Date of Award


Degree Type


Degree Name

Master of Science (MS)




Kari Segraves


coexistence;competition;mutualism;mutualistic dependence;species richness;synthetic ecology

Subject Categories

Biology | Life Sciences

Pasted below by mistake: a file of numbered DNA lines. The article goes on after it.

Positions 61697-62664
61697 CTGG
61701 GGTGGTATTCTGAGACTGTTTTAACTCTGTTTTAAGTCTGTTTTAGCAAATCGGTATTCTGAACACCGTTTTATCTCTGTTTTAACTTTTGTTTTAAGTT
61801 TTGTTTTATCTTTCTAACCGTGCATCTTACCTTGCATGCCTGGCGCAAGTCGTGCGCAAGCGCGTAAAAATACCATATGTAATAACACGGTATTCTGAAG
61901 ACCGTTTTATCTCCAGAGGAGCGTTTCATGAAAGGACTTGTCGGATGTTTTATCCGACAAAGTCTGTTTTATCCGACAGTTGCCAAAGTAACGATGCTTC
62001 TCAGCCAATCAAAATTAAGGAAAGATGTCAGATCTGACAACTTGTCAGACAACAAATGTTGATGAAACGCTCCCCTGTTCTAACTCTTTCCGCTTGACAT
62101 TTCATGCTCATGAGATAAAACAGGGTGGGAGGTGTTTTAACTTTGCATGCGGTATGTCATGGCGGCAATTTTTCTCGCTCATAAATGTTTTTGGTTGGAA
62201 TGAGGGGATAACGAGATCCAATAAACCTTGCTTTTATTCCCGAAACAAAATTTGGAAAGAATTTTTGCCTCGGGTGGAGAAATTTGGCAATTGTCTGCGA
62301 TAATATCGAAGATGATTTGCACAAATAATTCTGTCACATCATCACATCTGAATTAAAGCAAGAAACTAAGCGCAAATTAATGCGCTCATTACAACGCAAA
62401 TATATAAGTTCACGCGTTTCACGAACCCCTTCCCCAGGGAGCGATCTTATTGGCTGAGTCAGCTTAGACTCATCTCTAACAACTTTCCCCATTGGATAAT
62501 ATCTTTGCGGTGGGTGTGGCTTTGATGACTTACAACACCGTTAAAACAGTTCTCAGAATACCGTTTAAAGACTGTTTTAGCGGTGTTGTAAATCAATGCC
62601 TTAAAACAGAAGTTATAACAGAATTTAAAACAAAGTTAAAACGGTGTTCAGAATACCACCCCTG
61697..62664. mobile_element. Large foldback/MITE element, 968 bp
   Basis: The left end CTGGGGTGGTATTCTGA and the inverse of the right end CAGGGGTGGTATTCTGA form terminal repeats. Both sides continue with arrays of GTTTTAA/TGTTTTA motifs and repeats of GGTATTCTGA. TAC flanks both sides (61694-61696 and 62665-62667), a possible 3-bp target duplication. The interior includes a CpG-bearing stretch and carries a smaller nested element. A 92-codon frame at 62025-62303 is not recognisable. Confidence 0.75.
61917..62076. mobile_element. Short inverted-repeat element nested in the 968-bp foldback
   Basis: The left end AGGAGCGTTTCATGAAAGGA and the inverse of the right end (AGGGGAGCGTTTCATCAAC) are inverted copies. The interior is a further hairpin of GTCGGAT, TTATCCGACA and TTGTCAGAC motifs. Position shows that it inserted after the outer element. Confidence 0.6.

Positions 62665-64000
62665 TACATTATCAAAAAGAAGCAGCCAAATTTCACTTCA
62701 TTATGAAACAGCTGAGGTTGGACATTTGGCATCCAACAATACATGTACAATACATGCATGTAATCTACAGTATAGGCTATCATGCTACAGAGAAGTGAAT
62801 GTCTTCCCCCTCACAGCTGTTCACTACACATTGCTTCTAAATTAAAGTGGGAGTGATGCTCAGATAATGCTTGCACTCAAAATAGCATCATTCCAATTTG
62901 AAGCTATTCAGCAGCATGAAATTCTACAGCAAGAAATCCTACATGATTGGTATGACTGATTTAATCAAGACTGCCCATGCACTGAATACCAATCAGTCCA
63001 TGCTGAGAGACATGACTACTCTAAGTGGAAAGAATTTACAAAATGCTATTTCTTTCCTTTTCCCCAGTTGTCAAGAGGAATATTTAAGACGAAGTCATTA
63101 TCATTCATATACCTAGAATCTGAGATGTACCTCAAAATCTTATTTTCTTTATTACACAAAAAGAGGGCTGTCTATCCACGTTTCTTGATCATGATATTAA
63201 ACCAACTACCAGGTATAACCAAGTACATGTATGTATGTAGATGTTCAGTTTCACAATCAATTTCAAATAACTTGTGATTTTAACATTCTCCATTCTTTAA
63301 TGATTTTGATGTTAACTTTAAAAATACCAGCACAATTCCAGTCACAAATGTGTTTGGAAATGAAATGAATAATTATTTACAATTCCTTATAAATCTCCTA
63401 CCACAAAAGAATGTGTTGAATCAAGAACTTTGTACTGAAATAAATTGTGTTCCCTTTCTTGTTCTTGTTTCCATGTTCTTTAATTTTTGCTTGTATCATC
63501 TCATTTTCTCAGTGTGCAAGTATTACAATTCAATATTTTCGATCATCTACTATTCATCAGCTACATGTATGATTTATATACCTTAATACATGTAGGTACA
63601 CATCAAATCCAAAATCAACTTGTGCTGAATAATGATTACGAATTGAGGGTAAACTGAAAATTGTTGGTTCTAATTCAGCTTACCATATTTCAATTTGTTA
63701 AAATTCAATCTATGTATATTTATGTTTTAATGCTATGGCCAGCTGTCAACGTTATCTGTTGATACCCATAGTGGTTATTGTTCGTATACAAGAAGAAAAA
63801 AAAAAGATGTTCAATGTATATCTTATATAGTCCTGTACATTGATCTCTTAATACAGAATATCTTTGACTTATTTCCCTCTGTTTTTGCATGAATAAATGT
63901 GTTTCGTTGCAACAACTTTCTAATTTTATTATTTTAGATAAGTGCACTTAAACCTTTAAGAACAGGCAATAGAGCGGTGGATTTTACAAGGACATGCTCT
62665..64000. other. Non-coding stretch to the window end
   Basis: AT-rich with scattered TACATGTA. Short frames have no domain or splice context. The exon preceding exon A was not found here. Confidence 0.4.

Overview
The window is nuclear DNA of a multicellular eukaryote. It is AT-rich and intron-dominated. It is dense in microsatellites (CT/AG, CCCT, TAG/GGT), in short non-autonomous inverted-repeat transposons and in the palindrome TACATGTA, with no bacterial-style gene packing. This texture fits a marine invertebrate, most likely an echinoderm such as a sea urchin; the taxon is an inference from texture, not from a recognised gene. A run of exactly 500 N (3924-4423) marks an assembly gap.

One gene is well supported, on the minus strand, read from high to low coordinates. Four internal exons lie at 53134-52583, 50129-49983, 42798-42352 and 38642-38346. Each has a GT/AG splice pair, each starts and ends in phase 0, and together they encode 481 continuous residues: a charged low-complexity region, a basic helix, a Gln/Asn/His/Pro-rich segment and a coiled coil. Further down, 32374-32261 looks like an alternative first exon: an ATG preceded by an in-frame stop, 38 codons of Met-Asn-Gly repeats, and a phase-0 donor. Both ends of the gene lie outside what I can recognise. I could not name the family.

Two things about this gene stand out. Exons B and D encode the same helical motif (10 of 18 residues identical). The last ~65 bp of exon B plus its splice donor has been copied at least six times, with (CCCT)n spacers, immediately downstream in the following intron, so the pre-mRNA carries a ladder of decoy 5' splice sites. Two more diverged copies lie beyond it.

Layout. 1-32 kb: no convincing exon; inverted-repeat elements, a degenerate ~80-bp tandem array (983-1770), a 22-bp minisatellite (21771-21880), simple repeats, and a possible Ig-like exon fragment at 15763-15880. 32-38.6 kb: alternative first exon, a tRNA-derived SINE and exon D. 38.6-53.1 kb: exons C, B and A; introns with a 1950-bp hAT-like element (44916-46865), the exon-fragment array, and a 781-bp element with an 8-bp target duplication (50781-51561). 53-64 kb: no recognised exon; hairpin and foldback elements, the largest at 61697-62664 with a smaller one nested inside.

Mutualism, or the beneficial interaction of species, is an important and widespread interaction type in nature. Mutualist species exchange goods or services that benefit the species involved. These benefits can include protection from predators, parasites, and disease, dispersal of individuals, offspring, or gametes, and provisioning of various nutrients. Well-known mutualisms include the pollination of flowering plants by insects, birds, and other animals and the interaction between clownfish and sea anemones. Many mutualistic associations are less visible than these examples, as organisms often form beneficial relationships with microorganisms, like the many beneficial bacteria that live in the human gut, or the soil bacteria and fungi that exchange nutrients with plant root systems. Like these examples, most mutualisms have more than two species, rather than being a pairwise relationship between only two species. When multiple mutualist species provide similar benefits to their partners, they are together called “guilds.” Species with overlapping nutritional and environmental needs will experience competition, which can cause one of the species to be excluded from a community entirely. Mutualist species that share mutualist partners compete for the benefits of mutualism. If the number of partners or the benefits gained from partners are in limited supply, one of the mutualist species that share the partner is at risk of being competitively excluded. Competitive exclusion is a phenomenon in which the population growth of two species is constrained by a common resource and therefore the species cannot coexist indefinitely. Limitation of mutualist species by the available quantities of partners or benefits gained from partners has been documented in many mutualisms, suggesting that natural systems of mutualisms that involve numerous mutualists that share partners must have additional mechanisms to prevent the competitively superior mutualist species from excluding all others. There are several ways that competitive exclusion could be avoided for mutualists that share partners. Species can coexist when differences in their individual needs counter-balance differences in how much the species reproduce. For example, mutualist species that share partners can coexist by having sufficiently different environmental or nutritional requirements, differences in foraging behaviors that avoid competitors when searching for mutualist partners, or if they are active at different times of the year. Mutualistic dependence is one characteristic of mutualist species that has been hypothesized to influence the severity of competition for shared mutualist partners. Mutualistic dependence is the degree to which survival and reproduction of a mutualist species relies on the interaction with the mutualist partner(s). Obligate mutualists have high dependency and cannot survive or reproduce without interacting with a mutualist partner, whereas facultative mutualists have lower dependency and do not need to participate in a mutualistic interaction to survive or reproduce. Facultative mutualists fall in a range of benefitting to some degree from interacting with a mutualist partner. In this thesis, I have examined the effect of mutualist dependence on competition within mutualist guilds. I predicted that lower mutualist dependence would decrease the severity of competition between mutualists, leading to lower rates of competitive exclusion in facultative mutualist guilds. I conducted a series of experiments to test the idea that obligate mutualist guilds experience greater competitive exclusion than facultative mutualist guilds. First, I constructed artificial communities of mutualists, using brewer’s yeast (Saccharomyces cerevisiae) strains that have been genetically modified to form a mutualism. One type of mutualist makes an excess amount of adenine and these are called “AdeOP strains.” Additionally, AdeOP strains require external sources of lysine to survive and reproduce. They are partnered with “LysOP strains” that make an excess of lysine but need adenine to survive and reproduce. The two types of strains form an obligate mutualism when grown together in a nutrient medium that contains all the nutrients the yeast require except adenine and lysine. I created facultative mutualisms by adding small amounts of adenine and lysine to the nutrient medium where the yeast can uptake them. I created mutualisms that were pairwise, with just one AdeOP and one LysOP strain, as well as mutualisms with four AdeOP and four LysOP strains, to create mutualist guilds with multiple species. As I maintained the mutualisms, I observed the exclusion of strains from the AdeOP and LysOP guilds over time. By the end of the initial twenty-week experiment, seventy percent of the cultures that started with four AdeOP and four LysOP strains had lost all but one strain in each guild. This result suggested that there was severe competition that was leading to high rates of competitive exclusion. I looked at the patterns of extinction in the mutualist guilds and did follow-up experiments to determine whether competition was the root cause of the extinction of strains and whether there were differences in the severity of competition between facultative and obligate mutualisms. From an analysis of the timing and pattern of extinctions in the mutualisms with eight strains, I found evidence that competition was likely the cause of the observed strain extinctions and that the extinctions were more severe in obligate mutualisms. The extinction rates differed between the strains in both the AdeOP and LysOP mutualist guilds. Some strains appeared to be competitively superior, as they survived in more mutualisms than did other strains. Additionally, the rate of exclusion was greater for obligate mutualisms than for facultative mutualisms, supporting my hypothesis that competition was more severe in obligate mutualisms. To validate the results of the initial experiment and learn more about competition within the AdeOP and LysOP mutualist guilds, I conducted a series of pairwise competition assays. The pairwise competition assays were assembled by putting the final, or winner, strain from one experimental mutualism with one of the strains that was excluded from the same guild in the same mutualism. I grew pairwise competition assays in facultative medium, where the two strains could grow without a mutualist partner, and with an added mutualist partner, to determine whether I could replicate the same outcomes as observed in the initial experiment. The results showed the same patterns of exclusion that were observed in the LysOP guild. Notably, though, the results of this assay were dependent on the AdeOP mutualist partner strain also being present. The winner LysOP strain did not consistently outcompete the other strains when grown without a mutualist partner. This difference in competitive outcomes is likely a result of the winner LysOP strain being better adapted to mutualism with the AdeOP strains, as opposed to taking up available environmental adenine. In contrast to the results for the LysOP strains, the assays for the AdeOP strains did not consistently replicate the exclusion results from the initial experiment. One possible explanation is that the exclusions in the AdeOP guild occurred quickly, and the strains used in the competition assays were the strains left over after the many early extinctions. The strains that quickly went extinct were likely to be weaker competitively but were excluded too quickly to be included in the competition assays. Alternatively, the AdeOP assays may not have been able to validate the previously observed exclusions because the test was saddled with a lack of statistical power. Because fewer AdeOP strains remained in the mutualisms, there were fewer strains to use in conducting the competition assays and the ability to draw conclusions from statistical analysis is dependent on having enough tests. To learn more about competition between the strains in the AdeOP and LysOP mutualist guilds, I measured two traits of the yeast strains that I predicted would influence competition in my mutualisms. I predicted that the strains’ rates of reproduction and how well the strains convert adenine and lysine from partners into reproduction, also called resource use efficiency, could mediate competition because competition among microorganisms is generally decided by which species can most quickly reproduce, given the available resources. Even though the rate of reproduction is thought to be important in microbial competition, I found that there was no correlation between rates of reproduction and whether a strain was competitively excluded. Resource use efficiency also did not correlate with whether a strain won in competition or was competitively excluded. Although neither of these measurements appear to have had a significant effect on competitive exclusion, I did find that the traits changed over time. Contrary to my expectations, AdeOP strains developed decreased reproductive rates in facultative mutualisms with multiple strains present, as well as in obligate mutualisms with just one AdeOP and one LysOP strain. The reproductive rates of AdeOP strains in pairwise facultative mutualisms and obligate multistrain mutualisms did not change from the ancestral reproductive rates. LysOP strains in facultative mutualisms evolved to have a faster reproductive rate, whereas LysOP strains in obligate mutualisms did not. Resource use efficiency decreased across all AdeOP strains regardless of the dependency or how many strains were present in the mutualism. Resource use efficiency did not evolve for the LysOP strains. Traditional expectations for microbial competition led me to predict that reproductive rates and/or resource use efficiency would increase but only the reproductive rates of LysOP strains in facultative mutualisms increased, whereas all other examples did not change or decreased. Given these results, I conclude that another trait may drive patterns of competitive exclusion in the yeast mutualisms, or a number of traits may together be responsible for the observed exclusion patterns. The experiments that I present here provide support for the fundamental importance of competition for determining whether the species in mutualist guilds will coexist or experience competitive exclusion. Indeed, I found that mutualistic dependence influenced the strength of competition within mutualist guilds and the rates at which species were excluded from mutualisms as a result. Pairwise competition assays demonstrated that mutualist species influence the competitive outcomes between their mutualistic partner species, which may be of particular importance for coexistence in the species rich facultative mutualisms that are common in nature. Facultative mutualists that compete for environmental resources, rather than mutualist partner species, may experience different competitive outcomes than the species that compete for mutualist partners, which could aid in the continued coexistence of the competing species. Competitive dynamics within mutualisms are complex and influenced by many factors but here I have shown that how much mutualist species depend on their mutualist partners has a significant effect and should be considered in studies of competition within mutualisms. Competition among mutualists is an important current topic, as novel species are increasingly being introduced into new communities and coming into competition with species in native mutualist guilds.